At AAIHS, Reena Goldthree interviews Julia Gaffield on her new book Haitian Connections in the Atlantic World:
“Reena Goldthree (RG): Haitian Connections in the Atlantic World chronicles how Haitian officials constructed diplomatic, commercial, and military ties with foreign governments and merchants in the early nineteenth century. Your book joins a remarkably rich body of scholarship on the Haitian Revolution and on Haiti’s place in the Atlantic World. When did you first become interested in Haitian history? What books on the Haitian Revolution were most important to you as you embarked on this project?
“Julia Gaffield (JG): A class at the University of Toronto taught by Melanie Newton first sparked my interest in Haiti. The course presented a history that I’d never heard about and that until pretty recently wasn’t taught in high schools or even in undergraduate classes. That’s changing now, but over a decade ago that wasn’t the case. The class occurred at a time—during the 2003-04 academic year—when Haiti was in the international news because of the ousting of President Jean-Bertrand Aristide. So, I was simultaneously learning about Haiti’s history and learning about contemporary politics. This was a whole new world that I hadn’t learned about before and I just wanted to know more. The first book that I read about the Haitian Revolution was The Black Jacobins by C.L.R. James and then also Carolyn Fick’s book, The Making of Haiti.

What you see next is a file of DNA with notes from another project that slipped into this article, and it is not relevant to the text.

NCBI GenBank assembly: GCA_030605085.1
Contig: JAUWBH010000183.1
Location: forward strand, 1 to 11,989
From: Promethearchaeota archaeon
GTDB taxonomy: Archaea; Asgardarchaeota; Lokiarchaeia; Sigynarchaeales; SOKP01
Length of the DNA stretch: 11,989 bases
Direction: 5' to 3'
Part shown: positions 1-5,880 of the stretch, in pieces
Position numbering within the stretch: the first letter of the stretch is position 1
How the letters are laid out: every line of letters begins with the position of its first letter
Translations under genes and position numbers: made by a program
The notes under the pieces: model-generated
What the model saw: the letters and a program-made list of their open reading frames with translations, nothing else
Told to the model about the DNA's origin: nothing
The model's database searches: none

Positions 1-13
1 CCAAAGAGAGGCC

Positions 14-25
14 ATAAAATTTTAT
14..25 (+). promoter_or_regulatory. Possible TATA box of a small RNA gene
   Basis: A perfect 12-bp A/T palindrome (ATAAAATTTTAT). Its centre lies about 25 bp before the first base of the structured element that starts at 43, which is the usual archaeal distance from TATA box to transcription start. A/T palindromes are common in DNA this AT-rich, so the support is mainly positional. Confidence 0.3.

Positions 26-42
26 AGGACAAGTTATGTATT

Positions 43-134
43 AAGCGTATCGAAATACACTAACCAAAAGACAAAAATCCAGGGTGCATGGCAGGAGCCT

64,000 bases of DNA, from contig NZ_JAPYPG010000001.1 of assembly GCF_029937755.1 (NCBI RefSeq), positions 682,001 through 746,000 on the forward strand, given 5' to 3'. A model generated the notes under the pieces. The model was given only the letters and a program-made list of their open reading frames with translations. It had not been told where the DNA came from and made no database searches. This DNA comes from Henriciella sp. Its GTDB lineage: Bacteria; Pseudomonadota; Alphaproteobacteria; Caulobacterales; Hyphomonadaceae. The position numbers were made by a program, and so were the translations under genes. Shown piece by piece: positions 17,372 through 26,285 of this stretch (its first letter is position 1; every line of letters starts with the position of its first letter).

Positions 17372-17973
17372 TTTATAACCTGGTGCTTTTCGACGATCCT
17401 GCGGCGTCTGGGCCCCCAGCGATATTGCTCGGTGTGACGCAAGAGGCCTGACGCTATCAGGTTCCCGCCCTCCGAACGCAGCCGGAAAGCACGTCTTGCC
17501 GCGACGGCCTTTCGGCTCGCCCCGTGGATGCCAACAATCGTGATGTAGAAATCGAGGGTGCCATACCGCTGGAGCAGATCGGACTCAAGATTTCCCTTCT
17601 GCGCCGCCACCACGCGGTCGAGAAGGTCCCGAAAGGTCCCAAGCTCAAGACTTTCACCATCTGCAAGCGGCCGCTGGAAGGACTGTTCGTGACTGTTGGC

“2004 was also the 200th anniversary of Haiti’s independence, so there was a lot of scholarly activity that year. It was the year that Laurent Dubois’ Avengers of the New World came out, followed shortly thereafter by John Garrigus’ Before Haiti. So it was a confluence of classroom experiences, contemporary politics, and then a burst of activity in the academic community that led me to study Haiti….”